“In 2020, both SK Hynix and Micron have released test samples of DDR5, which makes people really look forward to the commercial prospects of DDR5. For example, SK Haili’s DDR5 memory provides at least twice the bandwidth of DDR4 memory in terms of parameters. The memory frequency will jump from 3200MHz up to 8400MHz. From DDR3 to DDR4, the bandwidth has increased by 33% (from 1600 MHz to 2133 MHz). With DDR5, SK hynix aims to increase the bandwidth per DIMM by more than 50%.
In 2020, both SK Hynix and Micron have released test samples of DDR5, which makes people really look forward to the commercial prospects of DDR5. For example, SK Haili’s DDR5 memory provides at least twice the bandwidth of DDR4 memory in terms of parameters. The memory frequency will jump from 3200MHz up to 8400MHz. From DDR3 to DDR4, the bandwidth has increased by 33% (from 1600 MHz to 2133 MHz). With DDR5, SK hynix aims to increase the bandwidth per DIMM by more than 50%.
While DDR5 is popular for its increased memory, processing reliability and performance, one feature that is often overlooked is its security features – especially in automotive applications.
Recently, Tesla announced a recall of some Model X and S models due to a problem with the 8GB embedded multimedia card (eMMC) in its microcontroller. The accumulated wear and tear on the eMMC can damage the main Display, vehicle warning signals, storage devices and inspection cameras. All these losses add up to exhaust the reliability of memory safe operations.
This recent incident shows that security is an important part of a car’s data processing system and memory.
DDR5 is a storage technology that focuses on device-level security. DDR5 uses dynamic random access memory (DRAM) to provide devices with faster data rates, greater bandwidth, and enhanced performance. Typically, we only hear rumors of DDR5 being used in mobile devices and CPUs, but DDR5 is capable enough to operate in automotive applications as well.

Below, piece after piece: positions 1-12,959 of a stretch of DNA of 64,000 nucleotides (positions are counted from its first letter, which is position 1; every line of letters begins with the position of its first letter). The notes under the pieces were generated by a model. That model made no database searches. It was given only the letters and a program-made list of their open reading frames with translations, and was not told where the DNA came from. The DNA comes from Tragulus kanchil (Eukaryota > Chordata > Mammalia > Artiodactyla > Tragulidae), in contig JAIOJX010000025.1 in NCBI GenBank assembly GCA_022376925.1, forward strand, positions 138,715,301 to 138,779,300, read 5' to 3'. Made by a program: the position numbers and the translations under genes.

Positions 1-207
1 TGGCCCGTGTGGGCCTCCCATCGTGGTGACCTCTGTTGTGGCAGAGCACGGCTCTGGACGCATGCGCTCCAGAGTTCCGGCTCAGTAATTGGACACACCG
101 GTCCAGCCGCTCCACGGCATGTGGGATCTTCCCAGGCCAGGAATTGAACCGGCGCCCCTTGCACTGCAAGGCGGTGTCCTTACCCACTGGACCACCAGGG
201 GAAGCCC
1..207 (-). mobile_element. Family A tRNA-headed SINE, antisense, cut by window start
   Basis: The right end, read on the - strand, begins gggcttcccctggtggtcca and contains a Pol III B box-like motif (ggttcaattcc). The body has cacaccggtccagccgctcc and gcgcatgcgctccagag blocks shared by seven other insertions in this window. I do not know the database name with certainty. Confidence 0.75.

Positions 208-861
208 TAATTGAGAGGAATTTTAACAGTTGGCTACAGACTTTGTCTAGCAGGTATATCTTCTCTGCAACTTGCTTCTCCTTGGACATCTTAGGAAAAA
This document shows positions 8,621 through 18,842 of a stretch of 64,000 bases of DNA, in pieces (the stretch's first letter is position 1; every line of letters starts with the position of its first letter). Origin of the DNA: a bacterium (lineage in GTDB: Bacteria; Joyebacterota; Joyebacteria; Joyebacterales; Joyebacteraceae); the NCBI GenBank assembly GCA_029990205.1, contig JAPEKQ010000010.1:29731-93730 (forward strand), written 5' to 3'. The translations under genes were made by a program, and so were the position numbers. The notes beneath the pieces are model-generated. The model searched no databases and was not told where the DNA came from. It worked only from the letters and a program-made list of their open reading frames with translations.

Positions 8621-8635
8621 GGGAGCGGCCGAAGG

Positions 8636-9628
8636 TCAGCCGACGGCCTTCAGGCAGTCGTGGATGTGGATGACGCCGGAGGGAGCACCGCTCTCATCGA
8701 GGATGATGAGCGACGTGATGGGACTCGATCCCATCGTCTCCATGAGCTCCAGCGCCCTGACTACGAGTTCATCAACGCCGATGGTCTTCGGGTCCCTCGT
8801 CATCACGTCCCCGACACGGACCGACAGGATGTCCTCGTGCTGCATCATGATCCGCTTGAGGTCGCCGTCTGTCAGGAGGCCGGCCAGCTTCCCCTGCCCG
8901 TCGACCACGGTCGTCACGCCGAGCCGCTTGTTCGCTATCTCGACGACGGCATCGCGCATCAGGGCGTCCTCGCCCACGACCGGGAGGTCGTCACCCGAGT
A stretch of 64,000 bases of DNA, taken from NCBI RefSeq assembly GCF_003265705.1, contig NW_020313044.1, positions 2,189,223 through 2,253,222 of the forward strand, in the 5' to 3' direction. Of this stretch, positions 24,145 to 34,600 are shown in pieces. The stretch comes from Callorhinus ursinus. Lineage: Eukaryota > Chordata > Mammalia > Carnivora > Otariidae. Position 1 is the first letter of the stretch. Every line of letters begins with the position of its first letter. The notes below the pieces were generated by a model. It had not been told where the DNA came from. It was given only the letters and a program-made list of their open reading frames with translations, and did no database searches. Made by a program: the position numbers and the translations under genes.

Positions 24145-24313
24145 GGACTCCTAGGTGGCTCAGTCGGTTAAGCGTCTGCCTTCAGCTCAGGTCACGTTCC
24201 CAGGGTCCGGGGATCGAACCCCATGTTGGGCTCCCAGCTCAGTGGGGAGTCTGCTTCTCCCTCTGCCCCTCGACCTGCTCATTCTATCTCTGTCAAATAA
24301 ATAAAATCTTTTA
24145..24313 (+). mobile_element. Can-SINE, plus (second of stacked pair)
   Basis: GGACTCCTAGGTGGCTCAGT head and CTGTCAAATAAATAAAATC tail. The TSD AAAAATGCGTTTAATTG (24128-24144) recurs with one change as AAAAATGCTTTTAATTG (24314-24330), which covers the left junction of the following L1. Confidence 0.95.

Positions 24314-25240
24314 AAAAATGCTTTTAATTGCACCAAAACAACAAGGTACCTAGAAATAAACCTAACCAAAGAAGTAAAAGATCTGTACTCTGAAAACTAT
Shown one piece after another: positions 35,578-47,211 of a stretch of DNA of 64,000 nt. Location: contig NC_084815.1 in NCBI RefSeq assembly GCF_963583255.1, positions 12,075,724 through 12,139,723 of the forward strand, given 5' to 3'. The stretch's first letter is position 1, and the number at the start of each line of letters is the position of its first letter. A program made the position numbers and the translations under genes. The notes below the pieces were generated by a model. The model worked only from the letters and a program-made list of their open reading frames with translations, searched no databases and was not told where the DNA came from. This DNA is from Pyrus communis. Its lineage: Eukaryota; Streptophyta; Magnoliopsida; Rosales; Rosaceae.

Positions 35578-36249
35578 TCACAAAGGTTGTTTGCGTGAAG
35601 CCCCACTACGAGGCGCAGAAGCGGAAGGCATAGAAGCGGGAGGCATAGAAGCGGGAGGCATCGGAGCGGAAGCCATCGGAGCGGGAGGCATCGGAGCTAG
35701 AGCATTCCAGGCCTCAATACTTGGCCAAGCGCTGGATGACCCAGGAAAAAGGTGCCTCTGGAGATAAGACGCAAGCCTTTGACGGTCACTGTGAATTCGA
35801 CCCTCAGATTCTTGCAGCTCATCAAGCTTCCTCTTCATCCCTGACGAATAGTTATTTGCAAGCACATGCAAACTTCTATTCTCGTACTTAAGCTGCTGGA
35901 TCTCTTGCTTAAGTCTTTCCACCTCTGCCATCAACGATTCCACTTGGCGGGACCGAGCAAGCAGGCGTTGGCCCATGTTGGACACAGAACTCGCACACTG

Introducing DDR5 to automotive systems improves memory, processing, reliability and performance while improving safety capabilities. More recently, Micron highlighted this point with “the industry’s first low-power DDR5 DRAM (LPDDR5) memory that meets the automotive safety standard with a key hardware focus.”
DRAM Levels: Standard, Graphics and Automotive
Before delving into the intersection between automotive memory and hardware security, let’s first outline the three levels of DRAM:
Standard DDR: Supports wider channel widths, higher densities and different form factors for server, cloud computing, networking, notebook, desktop and consumer applications. DDR4 is currently the most commonly used standard in this category, supporting data rates up to 3200 Mbps. But once up to DDR5, bandwidth speeds are expected to hit 6400 Mbps.
Graphics DDR: It targets data-intensive applications that require very high throughput, such as graphics-related applications and data center acceleration. Switching to any graphics-based DDR5 enables full HD video files at 3.7 GB/s.
Low Power Mobile DDR (LPDDR): Ideal for area and power sensitive mobile and automotive applications. LPDDR offers narrower channel widths and several low-power operating states. LPDDR4 and LPDDR4X support data rates up to 4267 Mbps and are common standards in this category.
Error correction code ECC cannot be ignored
An important consideration for secure automotive memory is error correcting code (ECC). Briefly talk about what is ECC. ECC is memory error correction. In short, it has the function of finding and correcting errors. It is generally used in high-end desktop computers/servers and graphics workstations, which will make the entire computer system more secure and stable at work.